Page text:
5 BODY LANGUAGE TIPS FOR SUCCESS
Have you ever been drawn to someone as soon as they enter the room, but you have no idea why? There’s something about them — that “it” factor you can’t quite pinpoint.
Body language is a primary factor in making a strong first impression. The aim is to be perceived as relaxed, confident, and comfortable.
But what about after the initial meeting, on a daily basis?
Sometimes clients come to me for advice on how to be taken more seriously at work. They want to be noticed, heard, and respected. And rightfully so! While there are many key traits of successful people, one part of the equation that often gets overlooked is body language. There are ways to use it to set you up for ongoing success, especially in the workplace.
Here are five specific techniques you can implement, starting today, to take your professionalism to the next level.
1. Mind Your Vocal Tone. You’ve heard how dogs pick up on sounds that the human ear can’t hear. Well, it turns out we pick up on certain tones too, human to human. Researchers have known for a long time that when we speak, we put out low-frequency sounds we’re not consciously aware of. People who put out the right kind of sounds — below the range of conscious human hearing – become the leaders of most groups. The good news is that you can learn how to increase your production of these secret influencers. Simply put, lower, richer tones are more pleasing to us than higher ones. Want a quick fix? Take a deep breath before speaking so you nervously don’t let out anything too high-pitched. A thin, nasal voice is less appealing to us than a rich, resonant one.
2. Smile With Purpose. When you smile, people treat you differently. You’re viewed as attractive, reliable, relaxed and sincere. Great, right? Perhaps. Smiling too frequently might give off the wrong impression. According to one study, very happy people are perceived as more naive than moderately happy individuals. So how does this translate? Smile with purpose. Leaders might want to dial down their display of happiness so they don’t seem exploitable or ineffective. Who knew a simple smile could mean so much?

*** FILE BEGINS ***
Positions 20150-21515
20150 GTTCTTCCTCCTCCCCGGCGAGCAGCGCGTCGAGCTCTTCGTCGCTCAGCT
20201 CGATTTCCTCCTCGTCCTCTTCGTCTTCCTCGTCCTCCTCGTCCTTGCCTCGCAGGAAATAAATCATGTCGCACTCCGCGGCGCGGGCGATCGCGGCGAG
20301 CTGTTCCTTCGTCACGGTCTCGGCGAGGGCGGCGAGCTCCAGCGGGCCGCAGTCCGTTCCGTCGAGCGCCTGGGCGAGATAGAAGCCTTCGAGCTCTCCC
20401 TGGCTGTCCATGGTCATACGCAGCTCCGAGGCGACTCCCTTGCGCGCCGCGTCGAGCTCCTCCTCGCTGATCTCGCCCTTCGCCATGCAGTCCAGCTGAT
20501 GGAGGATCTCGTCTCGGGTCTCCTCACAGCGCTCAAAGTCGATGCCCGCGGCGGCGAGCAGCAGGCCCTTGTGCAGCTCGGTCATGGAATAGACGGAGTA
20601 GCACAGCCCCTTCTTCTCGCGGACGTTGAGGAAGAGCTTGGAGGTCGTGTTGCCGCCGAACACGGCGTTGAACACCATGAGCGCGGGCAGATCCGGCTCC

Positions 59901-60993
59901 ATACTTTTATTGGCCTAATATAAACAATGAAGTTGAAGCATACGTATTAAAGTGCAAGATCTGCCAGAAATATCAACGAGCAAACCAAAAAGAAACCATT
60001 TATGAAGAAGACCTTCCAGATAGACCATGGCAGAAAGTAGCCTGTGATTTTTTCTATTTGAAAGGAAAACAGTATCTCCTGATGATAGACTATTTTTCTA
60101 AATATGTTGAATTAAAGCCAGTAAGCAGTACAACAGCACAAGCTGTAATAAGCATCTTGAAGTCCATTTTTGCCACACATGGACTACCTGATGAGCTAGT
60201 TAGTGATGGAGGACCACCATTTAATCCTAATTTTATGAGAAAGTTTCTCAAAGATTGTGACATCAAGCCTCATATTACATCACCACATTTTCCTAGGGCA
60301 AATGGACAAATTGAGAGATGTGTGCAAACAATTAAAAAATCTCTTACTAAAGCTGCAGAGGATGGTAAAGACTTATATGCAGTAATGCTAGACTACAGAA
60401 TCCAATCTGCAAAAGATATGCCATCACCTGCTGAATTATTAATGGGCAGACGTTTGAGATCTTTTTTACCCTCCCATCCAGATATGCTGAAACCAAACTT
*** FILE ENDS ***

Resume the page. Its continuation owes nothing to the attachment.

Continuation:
3. Take On A Powerful Pose. Research by social psychologist Amy Cuddy shows that standing or sitting a certain way triggers immediate changes in your body chemistry. This not only makes you appear more confident, but it can also make you more or less successful with how you do your job and how others respond to you. “When our body language is confident and open,” Cuddy writes, “other people respond in kind, unconsciously reinforcing not only their perception of us but also our perception of ourselves.”When you need to feel more confident or dominant in a conversation, take on a power pose beforehand. These poses are expansive and open, like the “wonder woman” stance. Stand with your feet hip width distance apart, hands on hips, chin tilted slightly upwards, and feel the confidence wash over you. (Take a deeper dive on power poses with Amy’s Ted Talk.)
4. Make Eye Contact, But Not Too Much. There is such a thing as too much eye contact. You don’t want to be rude, but you also want to look like you care. So what’s the right balance? As a general rule, direct eye contact 30-60% of the time during a conversation should make for a comfortable, productive atmosphere — this keeps you from looking a little too Ted Bundy. Always make sure to use more eye contact when you are listening than when you are speaking.
5. Use Your Hands To Improve Speech. Brain imaging has shown that a region called Broca’s area, which is important for speech production, is active not only when we’re talking, but when we wave our hands. If you want to get your point across more effectively, try incorporating some hand gestures while you speak. Speech-associated gestures have been found to improve listener comprehension, suggesting that they are meaningful to listeners. Not only will talking with your hands help you remember more, it also keeps the listener engaged.
Now you can be the person with the “it” factor and garner more success in and out of the boardroom. Remember — it’s not always what you say verbally that activates your listeners.
It’s time you exude some confidence and command respect by letting your body do some of the talking.